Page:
In Rovaniemi, Finland, sacred sites custodians, scientists, indigenous leaders and government officials gathered last week to draft a declaration on the protection of sacred Arctic sites (NN). The event, organized by the University of Lapland with the assistance of UNESCO and the University of Montreal, was attended by representatives from Arctic states as well as the United Kingdom, Austria, Estonia, and Germany (AIR, in Russian).



Arctic Fibre’s plan to link Nunavut up to broadband internet via a fiber optic cable looks to be continuing to gain traction, as company representatives are in Nunavut looking to drum up support for the plan amongst the local community (Arctic Journal). Elsewhere, a new study by the Kativik Regional Government has concluded that a fiber optic cable is the best solution for providing broadband internet to Nunavik, finding fiber optic technology preferable to either microwave towers or a high-speed (ka-band) satellite (NN).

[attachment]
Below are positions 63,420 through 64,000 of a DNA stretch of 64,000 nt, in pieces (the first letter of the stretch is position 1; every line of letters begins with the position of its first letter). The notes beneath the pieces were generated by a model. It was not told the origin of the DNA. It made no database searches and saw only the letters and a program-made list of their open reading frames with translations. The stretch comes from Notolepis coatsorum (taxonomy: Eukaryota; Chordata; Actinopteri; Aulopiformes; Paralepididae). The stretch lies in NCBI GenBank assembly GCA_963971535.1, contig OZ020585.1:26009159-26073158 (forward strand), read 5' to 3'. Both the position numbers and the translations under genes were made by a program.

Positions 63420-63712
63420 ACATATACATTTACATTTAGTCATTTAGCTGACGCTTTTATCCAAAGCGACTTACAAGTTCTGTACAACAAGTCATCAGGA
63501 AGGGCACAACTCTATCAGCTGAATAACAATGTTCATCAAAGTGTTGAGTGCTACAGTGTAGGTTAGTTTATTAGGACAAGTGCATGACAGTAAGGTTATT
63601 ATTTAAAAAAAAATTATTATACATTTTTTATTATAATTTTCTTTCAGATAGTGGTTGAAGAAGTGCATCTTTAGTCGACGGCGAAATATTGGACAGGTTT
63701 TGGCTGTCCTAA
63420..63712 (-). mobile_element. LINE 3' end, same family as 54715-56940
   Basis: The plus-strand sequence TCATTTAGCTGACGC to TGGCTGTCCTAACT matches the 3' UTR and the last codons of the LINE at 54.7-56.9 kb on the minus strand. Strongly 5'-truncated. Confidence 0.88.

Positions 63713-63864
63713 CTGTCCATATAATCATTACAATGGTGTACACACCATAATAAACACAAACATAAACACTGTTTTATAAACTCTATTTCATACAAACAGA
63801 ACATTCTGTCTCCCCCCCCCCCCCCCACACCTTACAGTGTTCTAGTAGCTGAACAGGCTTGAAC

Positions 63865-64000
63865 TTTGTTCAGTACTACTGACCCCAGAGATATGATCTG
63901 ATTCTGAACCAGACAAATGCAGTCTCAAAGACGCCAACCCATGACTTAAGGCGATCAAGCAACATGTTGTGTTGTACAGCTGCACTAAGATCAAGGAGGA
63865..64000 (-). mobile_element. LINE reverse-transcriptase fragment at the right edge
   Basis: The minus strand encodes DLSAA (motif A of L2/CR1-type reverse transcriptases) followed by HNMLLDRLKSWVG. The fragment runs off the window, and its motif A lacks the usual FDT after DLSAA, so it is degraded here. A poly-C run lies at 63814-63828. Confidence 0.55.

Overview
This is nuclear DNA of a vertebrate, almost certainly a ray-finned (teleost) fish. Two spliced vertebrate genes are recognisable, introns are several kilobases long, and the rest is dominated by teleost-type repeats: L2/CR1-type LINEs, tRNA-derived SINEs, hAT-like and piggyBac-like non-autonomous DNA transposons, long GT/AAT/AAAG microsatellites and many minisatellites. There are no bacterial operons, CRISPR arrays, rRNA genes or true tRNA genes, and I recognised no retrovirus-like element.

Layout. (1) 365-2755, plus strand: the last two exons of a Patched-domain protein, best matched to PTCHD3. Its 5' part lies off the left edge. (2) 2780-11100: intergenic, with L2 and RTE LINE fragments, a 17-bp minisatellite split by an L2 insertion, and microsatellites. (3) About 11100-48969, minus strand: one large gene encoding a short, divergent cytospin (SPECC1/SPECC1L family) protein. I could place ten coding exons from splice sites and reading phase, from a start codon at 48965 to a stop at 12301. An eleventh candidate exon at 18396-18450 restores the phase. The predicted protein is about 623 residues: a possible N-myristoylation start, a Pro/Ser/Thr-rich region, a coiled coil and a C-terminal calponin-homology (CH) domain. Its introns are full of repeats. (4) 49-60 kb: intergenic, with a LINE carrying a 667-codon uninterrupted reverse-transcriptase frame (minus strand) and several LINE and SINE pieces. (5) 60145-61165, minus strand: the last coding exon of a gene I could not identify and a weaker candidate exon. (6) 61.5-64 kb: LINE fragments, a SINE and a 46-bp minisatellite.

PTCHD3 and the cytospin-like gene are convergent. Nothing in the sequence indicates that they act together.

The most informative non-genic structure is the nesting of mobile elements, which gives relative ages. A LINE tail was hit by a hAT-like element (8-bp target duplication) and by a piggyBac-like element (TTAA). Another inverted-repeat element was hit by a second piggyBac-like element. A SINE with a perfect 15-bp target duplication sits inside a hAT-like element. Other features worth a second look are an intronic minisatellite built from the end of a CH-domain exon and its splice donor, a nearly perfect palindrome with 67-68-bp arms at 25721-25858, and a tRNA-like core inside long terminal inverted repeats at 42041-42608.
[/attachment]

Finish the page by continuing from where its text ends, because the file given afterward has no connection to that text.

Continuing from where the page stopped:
A small-craft harbor has opened in Pangnirtung, Nunavut – the first in the territory. The harbor – begun in 2009 – will allow for faster off-loading of fishing vessels and provide protection from tides and high winds (EOTA).

Finally, the Mackenzie Valley Review Board in the Northwest Territories is continuing to study a potential 800km expansion of the Mackenzie Highway to link Inuvik with Wrigley (EOTA and AD).


Sabetta – the new airport on Russia’s Yamal Penninsula – will be ready to receive regular flights by summer 2014. The airport was built as part of the Yamal LNG project, and will allow workers to arrive to begin construction on an LNG plant and port (BO and AIR).